• Some Vespa hornet species are known to launch aggressive attacks that decimate honey bee hives
  • Some honey bee species have adapted ways to protect their hives from hornet attacks
  • The Apis cerana in Vietnam uses animal feces to protect their hives from the cousin of the "murder hornet" 

How can smaller honey bees defend their nests from being taken over by brutal giant hornets? As it turns out, one honey bee species in Vietnam uses animal dung to deter the fearsome predator.

The invasive Asian giant hornet (Vespa mandarinia), dubbed "murder hornets," is a threat to North American honey bees that may not know how to defend themselves. But the ones that have lived with the Vespa hornet species already know how to protect their hives.

In a new study published in PLOS ONE, a team of researchers found the interesting way that the Apis cerana honey bee species in Vietnam protect themselves from another Vespa species, the V. soror, using animal dung.

As the news release from the University of Guelph (U of G) explained, the researchers first learned about "fecal spotting" after asking local beekeepers about the dark spots at the entrances of beehives. The researchers found that the spots were, in fact, animal dung.

This behavior behavior hasn't been previously observed in honey bees.

Considering the possibility that the dung was to defend themselves from V. soror, which prey on the A. cerana honey bees similar to the aggressive way that V. mandarinia do, the researchers observed the bee colonies and found that a high percentage of them actually foraged for dung and applied it around the entrances of the hives in response to a V. soror attack.

"This response was sustained for several days after hornet attacks ceased and, for some colonies, resulted in a substantial coating of filth that extended outward from nest entrances," the researchers wrote in their study.

The researchers also extracted the chemical pheromones that the V. soror uses to mark their target hives and applied them to the hives' entrances. In response, the honey bees applied dung to their hives.

According to the researchers, the dung resulted in a reduced likelihood that the hornets would visit and chew on the entrance. Even if they did, the time they spent attempting to breach the nest was also reduced. In addition, the hornets were also less likely to strike mass attacks on the hives that were heavily spotted with dung.

Interestingly, the honey bees only responded with fecal spotting after a V. soror attack, the researchers said, but not after attacks by another Vespa species, the V. velutina. Apparently, V. velutina do not attack as aggressively as the V. soror do. Instead of attacking the entire hive, they attack individual bees outside of the hive.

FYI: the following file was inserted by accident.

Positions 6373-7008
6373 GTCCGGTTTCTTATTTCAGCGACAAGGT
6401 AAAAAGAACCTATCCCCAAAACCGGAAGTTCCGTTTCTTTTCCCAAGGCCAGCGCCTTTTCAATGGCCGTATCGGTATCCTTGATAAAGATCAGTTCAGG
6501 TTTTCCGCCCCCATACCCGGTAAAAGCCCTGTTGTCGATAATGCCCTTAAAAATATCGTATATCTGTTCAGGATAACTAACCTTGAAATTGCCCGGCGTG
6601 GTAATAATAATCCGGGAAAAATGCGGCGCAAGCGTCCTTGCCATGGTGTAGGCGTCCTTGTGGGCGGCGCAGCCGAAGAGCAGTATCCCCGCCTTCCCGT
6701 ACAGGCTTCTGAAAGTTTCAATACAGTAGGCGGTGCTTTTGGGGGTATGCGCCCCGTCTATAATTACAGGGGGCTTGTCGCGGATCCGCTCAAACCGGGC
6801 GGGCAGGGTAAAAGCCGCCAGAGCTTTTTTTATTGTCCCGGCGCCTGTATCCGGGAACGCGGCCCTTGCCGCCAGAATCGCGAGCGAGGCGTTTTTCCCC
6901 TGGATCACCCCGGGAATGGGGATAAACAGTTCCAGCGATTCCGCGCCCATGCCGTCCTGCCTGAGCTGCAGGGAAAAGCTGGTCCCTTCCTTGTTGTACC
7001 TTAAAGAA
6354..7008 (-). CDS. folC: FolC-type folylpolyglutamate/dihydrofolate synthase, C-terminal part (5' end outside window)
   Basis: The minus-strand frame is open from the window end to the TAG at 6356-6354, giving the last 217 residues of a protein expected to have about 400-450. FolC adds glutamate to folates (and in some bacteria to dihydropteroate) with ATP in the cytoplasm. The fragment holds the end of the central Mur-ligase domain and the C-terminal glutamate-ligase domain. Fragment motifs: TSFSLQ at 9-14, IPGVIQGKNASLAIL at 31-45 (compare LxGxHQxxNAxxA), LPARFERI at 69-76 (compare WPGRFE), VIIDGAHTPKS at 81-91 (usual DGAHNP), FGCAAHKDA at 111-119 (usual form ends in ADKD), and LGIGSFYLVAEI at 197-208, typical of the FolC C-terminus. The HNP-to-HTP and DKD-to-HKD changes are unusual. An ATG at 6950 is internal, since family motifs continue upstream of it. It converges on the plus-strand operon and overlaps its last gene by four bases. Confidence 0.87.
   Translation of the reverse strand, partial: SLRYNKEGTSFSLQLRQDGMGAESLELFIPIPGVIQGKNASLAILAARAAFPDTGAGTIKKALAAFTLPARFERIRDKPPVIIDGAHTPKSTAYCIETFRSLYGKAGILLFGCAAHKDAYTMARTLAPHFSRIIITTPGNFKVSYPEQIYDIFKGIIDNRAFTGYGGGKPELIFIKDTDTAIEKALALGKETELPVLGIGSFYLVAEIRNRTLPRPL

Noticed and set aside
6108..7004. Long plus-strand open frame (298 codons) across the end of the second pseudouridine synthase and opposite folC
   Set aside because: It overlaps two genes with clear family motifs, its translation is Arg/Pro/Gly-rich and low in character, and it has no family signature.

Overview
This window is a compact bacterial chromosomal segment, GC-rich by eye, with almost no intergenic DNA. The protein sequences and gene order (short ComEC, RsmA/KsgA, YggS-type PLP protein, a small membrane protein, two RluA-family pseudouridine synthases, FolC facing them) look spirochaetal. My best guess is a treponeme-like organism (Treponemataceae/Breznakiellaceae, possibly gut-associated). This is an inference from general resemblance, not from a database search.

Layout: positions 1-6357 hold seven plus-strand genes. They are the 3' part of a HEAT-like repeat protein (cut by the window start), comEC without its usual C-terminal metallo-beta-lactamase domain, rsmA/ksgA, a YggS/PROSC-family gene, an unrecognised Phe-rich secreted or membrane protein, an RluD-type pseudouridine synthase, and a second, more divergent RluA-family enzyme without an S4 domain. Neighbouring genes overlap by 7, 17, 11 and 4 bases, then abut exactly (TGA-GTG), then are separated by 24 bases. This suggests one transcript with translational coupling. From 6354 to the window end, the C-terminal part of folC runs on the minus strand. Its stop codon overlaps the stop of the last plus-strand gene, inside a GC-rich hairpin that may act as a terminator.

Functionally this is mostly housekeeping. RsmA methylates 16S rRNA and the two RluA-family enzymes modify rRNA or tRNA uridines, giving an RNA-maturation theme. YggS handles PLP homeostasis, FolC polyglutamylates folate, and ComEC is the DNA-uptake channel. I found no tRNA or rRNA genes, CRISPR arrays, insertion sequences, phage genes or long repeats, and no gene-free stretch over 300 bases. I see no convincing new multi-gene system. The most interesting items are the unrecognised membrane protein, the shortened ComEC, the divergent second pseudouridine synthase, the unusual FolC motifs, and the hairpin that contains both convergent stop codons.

"The difference in the defensive response by bees to V. soror and V. velutina likely reflects the hornets' respective hunting tactics and the level of threat they pose to colonies because of the intensity of their attacks," the researchers said.

Simply put, the researchers found a very interesting way that the A. cerana honey bees in Vietnam protect their colonies from the aggressive V. soror using dung. Apart from showing an interesting adaptation to living with the predators, it also presents evidence of tool use among bees for the first time.

As the U of G news release explains, there is still debate on whether animals can use tools. However, the researchers found that the bees used the dung for a specific purpose, in this case, to protect their hive.

"The bees clearly use the material to alter the hive with purpose, said Otis," the news release said, quoting U of G professor and study co-author Gard Otis. "And they shape and mould it with their mouth parts, which he said meets the test of holding or manipulating a tool."

Although it's still unclear whether the smell of the dung repels the hornets or if it simply masks the smell of the honey bees, the finding shows the incredible ways that honey bees have adapted to living with predatory hornets. In Japan, for instance, the honey bees protect their hives by essentially "cooking" the Asian giant hornet by surrounding the invader and vibrating their wings until they reach a temperature the hornet cannot survive.

In the new study, the researchers found how the bees prevent hornet attacks using a rather unique tool.

"This study demonstrates a fairly remarkable trait these bees have to defend themselves against a really awful predator," study lead Heather Mattila said in the U of G news release.

Japanese honeybees defend themselves from murder hornets by cooking them
Japanese honeybees defend themselves from murder hornets by cooking them Pexels